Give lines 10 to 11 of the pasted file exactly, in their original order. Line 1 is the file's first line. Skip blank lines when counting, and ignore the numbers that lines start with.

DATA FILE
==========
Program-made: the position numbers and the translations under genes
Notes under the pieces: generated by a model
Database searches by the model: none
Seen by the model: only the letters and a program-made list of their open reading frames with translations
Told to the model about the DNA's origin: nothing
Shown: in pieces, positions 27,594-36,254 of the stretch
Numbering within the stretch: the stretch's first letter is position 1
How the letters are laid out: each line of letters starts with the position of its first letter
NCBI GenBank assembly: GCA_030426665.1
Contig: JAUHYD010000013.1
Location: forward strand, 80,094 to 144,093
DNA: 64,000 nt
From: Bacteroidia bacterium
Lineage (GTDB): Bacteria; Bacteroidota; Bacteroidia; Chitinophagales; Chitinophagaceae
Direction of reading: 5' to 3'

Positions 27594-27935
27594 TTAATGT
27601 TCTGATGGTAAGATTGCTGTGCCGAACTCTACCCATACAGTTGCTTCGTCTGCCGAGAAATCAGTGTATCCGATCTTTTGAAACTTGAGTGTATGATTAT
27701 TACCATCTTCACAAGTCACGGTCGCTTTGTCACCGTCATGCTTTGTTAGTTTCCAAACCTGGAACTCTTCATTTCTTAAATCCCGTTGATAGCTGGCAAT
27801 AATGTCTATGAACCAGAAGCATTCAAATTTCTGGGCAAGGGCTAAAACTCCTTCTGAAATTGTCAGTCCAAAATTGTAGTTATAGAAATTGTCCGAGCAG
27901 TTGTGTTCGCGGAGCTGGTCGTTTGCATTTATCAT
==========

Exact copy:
Contig: JAUHYD010000013.1
Location: forward strand, 80,094 to 144,093